Ossetia could govern itself in the traditional way, but the standard of living would be low which would invite corruption, smuggling, gang rule, and wholesale theft of whatever international aid managed to arrive—the result being far worse for your average Ossetian than being part of Russia or Georgia.
8.26.2008 5:12pm
Angus:
Another angle often overlooked in all of this is that there is a strong element of payback to all of this. Georgia tried to give Russia a poke in the 1990s by recognizing Chechnya's independence for a time, plus providing safe haven for Chechnyan rebels in Georgia, before ultimately reconsidering.

There is a lot of old and new bad blood between Georgia and Russia, and neither party are the good guys.
8.26.2008 5:13pm
zippypinhead:
Russia, though, is of course not actually interested in anything resembling independence for either.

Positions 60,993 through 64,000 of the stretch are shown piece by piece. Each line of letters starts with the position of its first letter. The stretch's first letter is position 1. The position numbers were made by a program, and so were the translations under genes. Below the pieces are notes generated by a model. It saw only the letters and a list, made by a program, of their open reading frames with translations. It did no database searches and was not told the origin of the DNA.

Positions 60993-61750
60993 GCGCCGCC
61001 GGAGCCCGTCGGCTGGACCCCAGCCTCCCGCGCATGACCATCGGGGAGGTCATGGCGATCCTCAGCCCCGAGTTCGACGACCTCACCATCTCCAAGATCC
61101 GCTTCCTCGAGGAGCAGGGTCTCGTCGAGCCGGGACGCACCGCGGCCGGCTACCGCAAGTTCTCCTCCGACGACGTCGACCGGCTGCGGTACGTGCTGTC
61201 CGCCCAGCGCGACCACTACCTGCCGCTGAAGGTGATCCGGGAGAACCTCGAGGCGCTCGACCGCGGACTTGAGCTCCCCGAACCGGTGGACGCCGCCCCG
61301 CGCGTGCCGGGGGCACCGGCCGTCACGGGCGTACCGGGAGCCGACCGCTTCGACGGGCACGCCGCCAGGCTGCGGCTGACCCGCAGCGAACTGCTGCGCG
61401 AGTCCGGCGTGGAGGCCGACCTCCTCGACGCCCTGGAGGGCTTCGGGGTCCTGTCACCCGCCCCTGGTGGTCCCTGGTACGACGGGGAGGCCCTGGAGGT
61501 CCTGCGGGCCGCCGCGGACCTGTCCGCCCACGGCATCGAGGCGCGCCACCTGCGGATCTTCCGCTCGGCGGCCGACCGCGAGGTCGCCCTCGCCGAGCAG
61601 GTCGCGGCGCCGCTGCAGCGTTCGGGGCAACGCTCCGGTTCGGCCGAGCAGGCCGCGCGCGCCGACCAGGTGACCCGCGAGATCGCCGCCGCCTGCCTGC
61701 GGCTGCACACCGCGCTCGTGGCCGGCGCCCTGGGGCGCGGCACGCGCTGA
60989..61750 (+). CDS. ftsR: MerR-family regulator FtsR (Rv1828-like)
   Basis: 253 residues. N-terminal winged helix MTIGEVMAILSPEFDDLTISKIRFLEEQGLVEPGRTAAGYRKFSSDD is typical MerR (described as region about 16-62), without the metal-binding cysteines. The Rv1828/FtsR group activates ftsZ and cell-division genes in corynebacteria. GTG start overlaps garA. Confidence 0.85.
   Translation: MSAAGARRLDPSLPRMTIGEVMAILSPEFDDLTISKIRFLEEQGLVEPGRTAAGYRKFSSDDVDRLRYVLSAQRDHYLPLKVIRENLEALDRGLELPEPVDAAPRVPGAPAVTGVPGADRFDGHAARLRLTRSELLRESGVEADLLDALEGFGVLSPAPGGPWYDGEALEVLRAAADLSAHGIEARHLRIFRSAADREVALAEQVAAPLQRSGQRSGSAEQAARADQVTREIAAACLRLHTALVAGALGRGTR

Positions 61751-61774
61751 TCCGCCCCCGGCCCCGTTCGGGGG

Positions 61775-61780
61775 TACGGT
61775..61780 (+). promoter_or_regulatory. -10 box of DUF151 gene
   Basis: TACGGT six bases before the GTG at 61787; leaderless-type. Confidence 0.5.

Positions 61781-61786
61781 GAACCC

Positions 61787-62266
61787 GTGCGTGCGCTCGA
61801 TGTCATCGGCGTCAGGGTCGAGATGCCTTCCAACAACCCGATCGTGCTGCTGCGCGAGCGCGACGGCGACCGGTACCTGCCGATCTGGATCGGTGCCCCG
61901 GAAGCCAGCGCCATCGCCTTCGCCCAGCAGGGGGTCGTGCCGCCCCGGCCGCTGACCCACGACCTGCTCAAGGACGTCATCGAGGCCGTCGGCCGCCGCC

Which is the crux of the problem. The cynic might argue this is simply the first step an an effort to reassemble the Soviet empire, round II.

Does size matter in whether you're a successful state? The classical internationalist answer would be "no," provided you have some comparative advantage to exploit. Singapore, Luxembourg, and several other viable microstates suggest that you can make a viable go of it without any particular minimium scale. But South Ossetia and Abkhazia? They strike me as mere Bear food...
8.26.2008 5:17pm
Brian Mac:
Is there a consensus that there's a correlation between the size of a state and it's economic / political prosperity, and on what that correlation is?
8.26.2008 5:19pm
Pashley (mail):
There are two different aspects of this problem.